Miscarriage After First Trimester Bleeding

J Clin Ultrasound. 1991 May;19(4):221-3. Fetal loss rate after ultrasonically documented cardiac activity between 6 and 14 weeks, menstrual age. Hill LM, et al.    PMID: 1646226
The pregnancy outcome of 347 patients with a confirmed, viable intrauterine pregnancy between 6.0 and 14.0 weeks, menstrual age, was determined. The miscarriage rate was 4.2% in a subgroup of patients without vaginal bleeding, as compared with 12.7% in a subgroup with bleeding (chi 2 = 7.4, p less than 0.006). First trimester vaginal bleeding was a significant covariate in the determination of the spontaneous miscarriage rate after fetal cardiac activity has been confirmed.
J Obstet Gynaecol. 2006 Nov;26(8):782-4. Probability of early pregnancy loss in women with vaginal bleeding and a singleton live fetus at ultrasound scan. Poulose T, et al.   PMID: 17130030 
Bleeding is a common feature of early pregnancy affecting about one-fifth of pregnant women in the first trimester...A prospective study was performed on 370 women with a singleton live fetus who had presented to the early pregnancy assessment clinic (EPAC) with vaginal bleeding. Women were grouped into light, moderate and heavy loss according to the self-assessed degree of vaginal bleeding. The women were also categorised according to the presence or absence of an intrauterine haematoma. The overall spontaneous miscarriage rate in the study was 11.1%; almost 90% of pregnancies continued to viability. Women with moderate or heavy bleeding had more than twice the rate of miscarriage compared with those with light bleeding. A total of 14% of the women had an intrauterine haematoma and those women were 2.6 times more likely to miscarry than those without (23% vs 9%). This relationship appeared to hold true even after controlling for blood loss. The data presented can be used to guide women with a live fetus about the chance of miscarriage after an episode of vaginal bleeding....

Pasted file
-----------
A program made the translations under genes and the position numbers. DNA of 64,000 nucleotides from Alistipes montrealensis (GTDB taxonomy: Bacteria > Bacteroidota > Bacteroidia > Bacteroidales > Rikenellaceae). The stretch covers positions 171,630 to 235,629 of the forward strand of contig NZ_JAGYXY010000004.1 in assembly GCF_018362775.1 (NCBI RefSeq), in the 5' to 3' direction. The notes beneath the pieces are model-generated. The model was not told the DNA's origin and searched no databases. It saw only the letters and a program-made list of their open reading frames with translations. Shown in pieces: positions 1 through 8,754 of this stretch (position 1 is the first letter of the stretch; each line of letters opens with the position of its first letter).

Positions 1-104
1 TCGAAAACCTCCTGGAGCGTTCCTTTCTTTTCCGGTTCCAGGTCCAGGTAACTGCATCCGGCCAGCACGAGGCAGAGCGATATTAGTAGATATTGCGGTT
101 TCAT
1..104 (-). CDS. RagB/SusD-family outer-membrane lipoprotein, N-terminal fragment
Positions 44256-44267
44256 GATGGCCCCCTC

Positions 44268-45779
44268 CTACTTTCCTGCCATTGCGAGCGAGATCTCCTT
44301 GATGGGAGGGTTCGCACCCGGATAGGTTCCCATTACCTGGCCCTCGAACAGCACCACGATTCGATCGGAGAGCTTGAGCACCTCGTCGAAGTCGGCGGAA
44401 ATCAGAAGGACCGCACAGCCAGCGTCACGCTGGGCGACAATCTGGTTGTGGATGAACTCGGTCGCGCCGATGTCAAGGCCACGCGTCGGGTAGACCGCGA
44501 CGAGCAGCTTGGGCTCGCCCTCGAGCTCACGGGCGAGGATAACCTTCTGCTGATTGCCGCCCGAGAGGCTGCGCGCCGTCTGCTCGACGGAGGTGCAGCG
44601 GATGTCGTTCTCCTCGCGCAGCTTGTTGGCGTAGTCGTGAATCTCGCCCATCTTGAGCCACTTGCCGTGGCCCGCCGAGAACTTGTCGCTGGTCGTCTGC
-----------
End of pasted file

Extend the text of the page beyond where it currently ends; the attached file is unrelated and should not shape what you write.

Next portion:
Tuesday, January 8, 2013

Fifth Annual Turkey Awards: Prenatal Weight Restriction Extremism

Image from Wikimedia Commons
As we move forward into the new year, it's also time to look backwards at the old year and announce our Fifth Annual Turkey Awards.  Whoohooo!

The Turkey Awards are my opportunity to highlight bias or ignorance about "obesity" and pregnancy, insensitive treatment by a care provider towards a woman of size, or a trend in the care of women of size that is troubling and frustrating.

This year, the "winning" entry is an idiotic comment to a pregnant woman of size, as documented on My OB Said What!?! This comment represents both insensitive treatment of women of size and the deeper, more troubling trend of pressuring obese women to either lose weight or gain no weight during pregnancy.

I've discussed this before, but considering how common this advice is becoming, I decided this one deserves the award for Idiotic Trend of the Year.

The Offending Comment
"Now, if you didn't notice, you're obese.  You should have tried to lose the weight before getting pregnant, but since you didn't, you should lose weight now.  All of *MY* girls end up weighing at least 15 pounds less and looking much better."  -OB to large-sized mother, as documented on My OB Said What!?!